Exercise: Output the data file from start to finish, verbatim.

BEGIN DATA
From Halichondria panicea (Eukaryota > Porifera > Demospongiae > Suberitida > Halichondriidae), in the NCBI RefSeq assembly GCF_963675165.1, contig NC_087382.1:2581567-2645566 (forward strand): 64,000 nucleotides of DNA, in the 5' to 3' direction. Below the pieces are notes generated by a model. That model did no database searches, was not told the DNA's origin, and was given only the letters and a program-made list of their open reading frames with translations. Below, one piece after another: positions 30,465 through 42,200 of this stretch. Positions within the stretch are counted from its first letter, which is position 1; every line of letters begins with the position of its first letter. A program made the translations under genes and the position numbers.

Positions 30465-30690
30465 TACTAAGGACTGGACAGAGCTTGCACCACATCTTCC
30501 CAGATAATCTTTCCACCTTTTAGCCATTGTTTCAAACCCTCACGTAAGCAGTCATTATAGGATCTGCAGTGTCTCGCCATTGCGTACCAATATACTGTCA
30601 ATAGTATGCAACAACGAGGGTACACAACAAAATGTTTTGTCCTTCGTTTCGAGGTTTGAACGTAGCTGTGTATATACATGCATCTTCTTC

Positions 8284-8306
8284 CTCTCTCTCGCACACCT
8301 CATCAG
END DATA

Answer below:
From Halichondria panicea (Eukaryota > Porifera > Demospongiae > Suberitida > Halichondriidae), in the NCBI RefSeq assembly GCF_963675165.1, contig NC_087382.1:2581567-2645566 (forward strand): 64,000 nucleotides of DNA, in the 5' to 3' direction. Below the pieces are notes generated by a model. That model did no database searches, was not told the DNA's origin, and was given only the letters and a program-made list of their open reading frames with translations. Below, one piece after another: positions 30,465 through 42,200 of this stretch. Positions within the stretch are counted from its first letter, which is position 1; every line of letters begins with the position of its first letter. A program made the translations under genes and the position numbers.

Positions 30465-30690
30465 TACTAAGGACTGGACAGAGCTTGCACCACATCTTCC
30501 CAGATAATCTTTCCACCTTTTAGCCATTGTTTCAAACCCTCACGTAAGCAGTCATTATAGGATCTGCAGTGTCTCGCCATTGCGTACCAATATACTGTCA
30601 ATAGTATGCAACAACGAGGGTACACAACAAAATGTTTTGTCCTTCGTTTCGAGGTTTGAACGTAGCTGTGTATATACATGCATCTTCTTC

Positions 8284-8306
8284 CTCTCTCTCGCACACCT
8301 CATCAG